More than 80 people attended the Jamieson Trauma Institute’s (JTI) Brain Trauma Research Collaboration Workshop on Tuesday 4 September, to delve deeper into one of the major causes of lifelong disability and death worldwide.
JTI, with support from the Motor Accident Insurance Commission (MAIC), Queensland Brain Institute, Herston Imaging Research Facility, researchers in the Brain and Mental Health group for Brisbane Diamantina Health Partners, created the event to bring together researchers, clinicians and working groups in the brain trauma space to encourage collaboration and creation.
The workshop featured snapshots of research and capability from the Queensland Trauma Data Warehouse; Queensland Brain Institute; RECOVER Injury Research Centre, University of Queensland (UQ); The Hopkins Centre; Brain Injury Rehabilitation Unit, Princess Alexandra (PA) Hospital; Lady Cilento Rehabilitation; Australian Defence Force; Gallipoli Medical Research Foundation; Queensland Centre for Medical Research; CSIRO; QIMR Berghofer Medical Research Institute; Centre for Advanced Imaging, UQ; and the Herston Imaging Research Facility.
Executive Director of Research at the Royal Brisbane and Women’s Hospital (RBWH), Dr Merrilyn Banks, said the event was full of incredible researchers, sharing their united interest in traumatic brain injury.
“We know that severe brain trauma is most commonly the result of motor vehicle crashes, followed closely by falls, assaults and—very topically—sports injuries,” Dr Banks said.
“This forum was a great success on all fronts and I have been very impressed with the amount of collaboration and participation we have seen today.
“Traumatic brain injury (TBI) impacts the patient, but also friends, family and the community around them. There is a real need for options to improve the lives of those with TBI, and events like these where we host the best and brightest gives hope to further discoveries and research for the future.”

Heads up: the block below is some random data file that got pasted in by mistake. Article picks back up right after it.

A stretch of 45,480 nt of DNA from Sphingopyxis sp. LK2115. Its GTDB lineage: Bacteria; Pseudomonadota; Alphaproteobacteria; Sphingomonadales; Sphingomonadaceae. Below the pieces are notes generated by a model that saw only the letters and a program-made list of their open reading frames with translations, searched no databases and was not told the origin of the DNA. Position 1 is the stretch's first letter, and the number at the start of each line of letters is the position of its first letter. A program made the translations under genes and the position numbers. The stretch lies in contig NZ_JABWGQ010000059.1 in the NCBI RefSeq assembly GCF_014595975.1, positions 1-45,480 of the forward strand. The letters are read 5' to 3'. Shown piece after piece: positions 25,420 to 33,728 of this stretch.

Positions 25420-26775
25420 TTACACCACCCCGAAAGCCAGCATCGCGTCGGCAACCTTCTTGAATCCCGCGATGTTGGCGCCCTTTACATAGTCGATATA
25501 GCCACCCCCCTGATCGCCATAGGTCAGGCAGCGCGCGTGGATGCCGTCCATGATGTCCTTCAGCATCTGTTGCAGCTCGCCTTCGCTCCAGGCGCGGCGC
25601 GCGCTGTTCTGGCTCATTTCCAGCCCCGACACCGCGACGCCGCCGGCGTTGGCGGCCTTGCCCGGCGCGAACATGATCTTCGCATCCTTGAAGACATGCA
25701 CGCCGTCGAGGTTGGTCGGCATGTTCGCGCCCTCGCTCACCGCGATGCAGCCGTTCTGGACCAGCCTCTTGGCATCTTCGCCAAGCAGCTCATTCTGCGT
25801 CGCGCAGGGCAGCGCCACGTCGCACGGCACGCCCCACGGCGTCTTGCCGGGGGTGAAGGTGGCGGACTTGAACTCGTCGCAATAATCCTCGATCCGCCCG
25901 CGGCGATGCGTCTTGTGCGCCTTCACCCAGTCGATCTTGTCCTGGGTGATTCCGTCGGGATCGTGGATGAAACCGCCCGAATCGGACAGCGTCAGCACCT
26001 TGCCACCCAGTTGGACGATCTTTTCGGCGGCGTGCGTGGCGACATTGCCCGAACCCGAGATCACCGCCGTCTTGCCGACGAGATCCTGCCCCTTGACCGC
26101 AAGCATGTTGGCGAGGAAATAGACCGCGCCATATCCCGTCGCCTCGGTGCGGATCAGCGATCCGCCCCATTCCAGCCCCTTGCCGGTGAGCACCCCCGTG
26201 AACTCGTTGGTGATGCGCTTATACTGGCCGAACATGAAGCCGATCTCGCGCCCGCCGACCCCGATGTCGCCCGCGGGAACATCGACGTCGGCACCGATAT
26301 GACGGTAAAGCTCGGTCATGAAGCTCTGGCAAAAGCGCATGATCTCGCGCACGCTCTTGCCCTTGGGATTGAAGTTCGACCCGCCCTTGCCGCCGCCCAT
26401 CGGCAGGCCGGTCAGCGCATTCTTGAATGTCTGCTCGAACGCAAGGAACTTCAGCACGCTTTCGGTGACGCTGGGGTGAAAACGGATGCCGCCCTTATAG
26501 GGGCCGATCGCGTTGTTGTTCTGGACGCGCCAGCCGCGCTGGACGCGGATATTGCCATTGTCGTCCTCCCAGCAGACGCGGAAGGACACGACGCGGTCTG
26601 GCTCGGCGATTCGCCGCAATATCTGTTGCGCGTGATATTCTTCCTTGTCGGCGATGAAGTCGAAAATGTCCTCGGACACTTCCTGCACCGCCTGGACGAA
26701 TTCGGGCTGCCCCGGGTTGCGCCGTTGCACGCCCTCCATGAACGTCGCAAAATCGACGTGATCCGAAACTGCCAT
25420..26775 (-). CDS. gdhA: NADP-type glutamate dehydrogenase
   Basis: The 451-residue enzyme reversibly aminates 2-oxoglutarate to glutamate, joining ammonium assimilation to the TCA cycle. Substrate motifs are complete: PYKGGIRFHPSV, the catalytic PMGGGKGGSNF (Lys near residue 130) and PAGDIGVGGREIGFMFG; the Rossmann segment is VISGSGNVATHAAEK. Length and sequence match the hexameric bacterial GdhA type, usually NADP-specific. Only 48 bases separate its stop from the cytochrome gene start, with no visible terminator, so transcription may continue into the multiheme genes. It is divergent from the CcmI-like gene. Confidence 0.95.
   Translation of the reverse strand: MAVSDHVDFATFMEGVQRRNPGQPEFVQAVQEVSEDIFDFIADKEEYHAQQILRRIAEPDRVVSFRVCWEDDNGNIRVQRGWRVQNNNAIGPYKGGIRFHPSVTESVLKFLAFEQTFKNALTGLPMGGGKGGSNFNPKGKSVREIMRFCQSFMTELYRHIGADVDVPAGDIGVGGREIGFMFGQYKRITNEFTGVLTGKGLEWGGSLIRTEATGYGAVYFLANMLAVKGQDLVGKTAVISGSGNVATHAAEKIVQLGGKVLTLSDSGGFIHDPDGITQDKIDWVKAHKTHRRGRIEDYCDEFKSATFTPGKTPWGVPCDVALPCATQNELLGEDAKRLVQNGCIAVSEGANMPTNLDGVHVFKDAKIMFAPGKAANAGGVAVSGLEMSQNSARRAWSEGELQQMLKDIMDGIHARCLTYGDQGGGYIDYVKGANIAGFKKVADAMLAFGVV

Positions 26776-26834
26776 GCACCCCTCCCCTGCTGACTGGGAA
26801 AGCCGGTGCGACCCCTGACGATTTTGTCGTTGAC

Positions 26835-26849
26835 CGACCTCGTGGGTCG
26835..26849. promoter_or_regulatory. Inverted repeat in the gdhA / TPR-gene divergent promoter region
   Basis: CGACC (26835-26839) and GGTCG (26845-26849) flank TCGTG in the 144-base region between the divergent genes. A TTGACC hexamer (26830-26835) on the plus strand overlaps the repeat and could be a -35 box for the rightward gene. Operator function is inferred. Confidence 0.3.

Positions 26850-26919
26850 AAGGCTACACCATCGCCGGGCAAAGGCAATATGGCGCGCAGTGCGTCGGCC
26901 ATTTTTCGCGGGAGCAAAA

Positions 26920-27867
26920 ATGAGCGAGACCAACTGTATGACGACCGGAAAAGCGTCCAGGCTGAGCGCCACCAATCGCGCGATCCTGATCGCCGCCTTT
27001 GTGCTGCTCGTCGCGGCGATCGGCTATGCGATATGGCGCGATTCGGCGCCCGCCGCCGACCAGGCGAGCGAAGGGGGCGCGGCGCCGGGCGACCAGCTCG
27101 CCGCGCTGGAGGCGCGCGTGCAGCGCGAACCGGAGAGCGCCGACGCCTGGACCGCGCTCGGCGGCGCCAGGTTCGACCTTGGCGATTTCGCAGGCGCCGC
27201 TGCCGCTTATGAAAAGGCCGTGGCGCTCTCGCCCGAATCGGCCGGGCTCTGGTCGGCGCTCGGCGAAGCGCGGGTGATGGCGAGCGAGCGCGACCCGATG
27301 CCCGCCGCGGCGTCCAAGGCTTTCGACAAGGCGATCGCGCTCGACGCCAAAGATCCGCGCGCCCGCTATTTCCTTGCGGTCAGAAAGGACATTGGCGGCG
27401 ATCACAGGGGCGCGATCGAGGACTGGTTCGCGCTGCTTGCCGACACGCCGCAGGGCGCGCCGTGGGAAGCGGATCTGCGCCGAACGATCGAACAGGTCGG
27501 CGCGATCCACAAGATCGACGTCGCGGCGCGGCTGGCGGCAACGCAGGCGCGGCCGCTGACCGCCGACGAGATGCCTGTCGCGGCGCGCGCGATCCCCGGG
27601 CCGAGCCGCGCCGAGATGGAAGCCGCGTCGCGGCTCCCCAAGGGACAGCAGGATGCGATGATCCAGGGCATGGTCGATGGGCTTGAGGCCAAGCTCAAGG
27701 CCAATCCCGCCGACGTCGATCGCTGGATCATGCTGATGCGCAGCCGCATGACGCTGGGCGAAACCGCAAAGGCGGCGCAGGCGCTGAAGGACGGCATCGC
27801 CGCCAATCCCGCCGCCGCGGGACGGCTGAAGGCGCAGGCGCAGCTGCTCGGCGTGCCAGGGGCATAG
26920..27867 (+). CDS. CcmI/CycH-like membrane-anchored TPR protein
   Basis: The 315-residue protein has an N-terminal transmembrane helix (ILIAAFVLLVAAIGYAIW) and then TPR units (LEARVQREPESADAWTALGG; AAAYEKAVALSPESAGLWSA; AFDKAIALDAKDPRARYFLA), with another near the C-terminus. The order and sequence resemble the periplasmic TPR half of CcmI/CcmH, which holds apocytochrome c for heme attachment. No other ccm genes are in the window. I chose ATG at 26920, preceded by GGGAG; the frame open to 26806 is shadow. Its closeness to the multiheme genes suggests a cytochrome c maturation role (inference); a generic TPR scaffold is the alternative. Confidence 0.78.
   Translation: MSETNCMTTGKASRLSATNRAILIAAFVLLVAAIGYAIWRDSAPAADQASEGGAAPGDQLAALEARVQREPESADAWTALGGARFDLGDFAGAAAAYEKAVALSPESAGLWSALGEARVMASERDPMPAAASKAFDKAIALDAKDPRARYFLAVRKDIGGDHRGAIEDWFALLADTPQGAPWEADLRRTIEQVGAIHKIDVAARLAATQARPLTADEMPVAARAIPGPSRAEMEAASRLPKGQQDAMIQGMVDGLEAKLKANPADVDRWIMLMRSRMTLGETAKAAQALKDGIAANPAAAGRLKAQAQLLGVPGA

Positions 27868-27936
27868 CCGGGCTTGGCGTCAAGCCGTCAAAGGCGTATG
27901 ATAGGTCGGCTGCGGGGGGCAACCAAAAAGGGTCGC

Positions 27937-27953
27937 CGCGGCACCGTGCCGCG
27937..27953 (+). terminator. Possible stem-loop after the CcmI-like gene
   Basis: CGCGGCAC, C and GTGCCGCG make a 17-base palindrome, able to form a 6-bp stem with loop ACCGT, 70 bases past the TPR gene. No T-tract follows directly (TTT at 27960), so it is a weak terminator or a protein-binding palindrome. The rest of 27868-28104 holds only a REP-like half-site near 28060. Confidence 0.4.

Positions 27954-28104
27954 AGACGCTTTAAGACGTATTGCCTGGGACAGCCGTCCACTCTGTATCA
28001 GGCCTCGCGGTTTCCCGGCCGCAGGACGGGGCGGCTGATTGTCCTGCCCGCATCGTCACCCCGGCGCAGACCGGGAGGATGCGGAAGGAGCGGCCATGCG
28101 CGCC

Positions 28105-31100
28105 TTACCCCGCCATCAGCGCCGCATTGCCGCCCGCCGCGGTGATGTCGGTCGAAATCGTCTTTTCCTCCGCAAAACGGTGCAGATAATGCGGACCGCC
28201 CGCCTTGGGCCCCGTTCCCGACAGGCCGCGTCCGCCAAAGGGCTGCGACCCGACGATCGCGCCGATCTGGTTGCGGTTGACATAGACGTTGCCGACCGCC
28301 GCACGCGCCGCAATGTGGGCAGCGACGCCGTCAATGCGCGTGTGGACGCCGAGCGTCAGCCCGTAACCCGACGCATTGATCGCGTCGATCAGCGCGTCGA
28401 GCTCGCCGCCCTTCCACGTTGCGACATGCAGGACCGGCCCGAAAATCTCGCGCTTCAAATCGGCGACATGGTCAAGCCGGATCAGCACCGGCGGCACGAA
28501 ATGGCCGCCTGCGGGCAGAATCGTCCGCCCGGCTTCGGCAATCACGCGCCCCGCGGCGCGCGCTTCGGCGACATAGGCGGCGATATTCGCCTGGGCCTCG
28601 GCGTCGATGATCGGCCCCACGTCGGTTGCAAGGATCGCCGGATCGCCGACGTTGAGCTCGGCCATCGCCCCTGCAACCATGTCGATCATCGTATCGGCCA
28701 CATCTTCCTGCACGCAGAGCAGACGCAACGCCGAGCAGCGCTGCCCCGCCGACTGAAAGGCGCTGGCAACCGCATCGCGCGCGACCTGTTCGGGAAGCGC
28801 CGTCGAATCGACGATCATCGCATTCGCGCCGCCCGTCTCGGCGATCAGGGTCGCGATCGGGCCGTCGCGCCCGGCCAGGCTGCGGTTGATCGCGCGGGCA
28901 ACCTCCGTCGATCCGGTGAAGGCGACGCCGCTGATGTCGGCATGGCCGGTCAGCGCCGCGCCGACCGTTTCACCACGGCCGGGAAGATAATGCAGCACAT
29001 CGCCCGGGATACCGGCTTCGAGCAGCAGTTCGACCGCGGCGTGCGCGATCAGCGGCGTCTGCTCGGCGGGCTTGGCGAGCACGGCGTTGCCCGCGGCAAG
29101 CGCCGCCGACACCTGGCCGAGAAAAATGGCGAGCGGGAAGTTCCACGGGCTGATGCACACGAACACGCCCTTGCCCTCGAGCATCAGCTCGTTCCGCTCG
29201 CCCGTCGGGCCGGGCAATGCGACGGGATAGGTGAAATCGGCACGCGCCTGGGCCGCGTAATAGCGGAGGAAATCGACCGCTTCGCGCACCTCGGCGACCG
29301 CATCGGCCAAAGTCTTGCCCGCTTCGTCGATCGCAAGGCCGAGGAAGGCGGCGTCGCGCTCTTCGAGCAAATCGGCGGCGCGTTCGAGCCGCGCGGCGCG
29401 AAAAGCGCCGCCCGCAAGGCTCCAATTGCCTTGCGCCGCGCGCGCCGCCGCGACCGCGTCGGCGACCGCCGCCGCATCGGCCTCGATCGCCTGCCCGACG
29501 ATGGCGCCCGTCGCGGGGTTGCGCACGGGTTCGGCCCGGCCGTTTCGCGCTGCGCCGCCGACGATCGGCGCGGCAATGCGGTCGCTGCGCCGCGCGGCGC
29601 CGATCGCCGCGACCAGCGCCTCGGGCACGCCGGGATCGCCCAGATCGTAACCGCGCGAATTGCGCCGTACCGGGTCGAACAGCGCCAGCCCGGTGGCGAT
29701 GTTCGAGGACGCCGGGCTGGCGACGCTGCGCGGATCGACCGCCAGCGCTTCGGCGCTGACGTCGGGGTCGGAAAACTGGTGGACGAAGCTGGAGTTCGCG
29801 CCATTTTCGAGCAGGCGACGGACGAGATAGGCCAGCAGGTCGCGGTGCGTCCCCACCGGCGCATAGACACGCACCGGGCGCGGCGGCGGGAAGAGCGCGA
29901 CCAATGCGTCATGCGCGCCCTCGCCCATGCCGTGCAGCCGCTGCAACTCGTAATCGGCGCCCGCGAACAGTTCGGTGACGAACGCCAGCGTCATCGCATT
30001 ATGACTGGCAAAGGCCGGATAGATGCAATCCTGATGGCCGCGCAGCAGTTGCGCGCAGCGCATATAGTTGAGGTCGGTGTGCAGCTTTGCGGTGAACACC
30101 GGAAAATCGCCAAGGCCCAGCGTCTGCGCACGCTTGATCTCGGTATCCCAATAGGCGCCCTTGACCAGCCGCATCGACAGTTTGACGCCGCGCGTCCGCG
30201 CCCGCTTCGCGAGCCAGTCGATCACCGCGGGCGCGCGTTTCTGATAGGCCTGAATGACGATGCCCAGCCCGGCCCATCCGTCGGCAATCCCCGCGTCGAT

Representatives from MAIC were joined by staff from the National Injury Insurance Scheme Queensland (NIISQ) to learn about emerging initiatives occurring in the brain injury space.
MAIC Insurance Commissioner and NIISQ CEO, Neil Singleton, was pleased to see such strong interest in the forum both in terms of attendance and the excellent and informative presentations.
“Road crashes are one of the leading causes of traumatic brain injury across the globe and Queensland is well placed with excellent clinicians and researchers to make a difference here,” Neil said.
“It was great to see everyone come together to collaborate and learn. We look forward to seeing the output of the forum and the opportunities for action – whether it involves prevention, treatment or rehabilitation”.
“I know I took something away from today’s workshop, and I am sure everyone else did too.”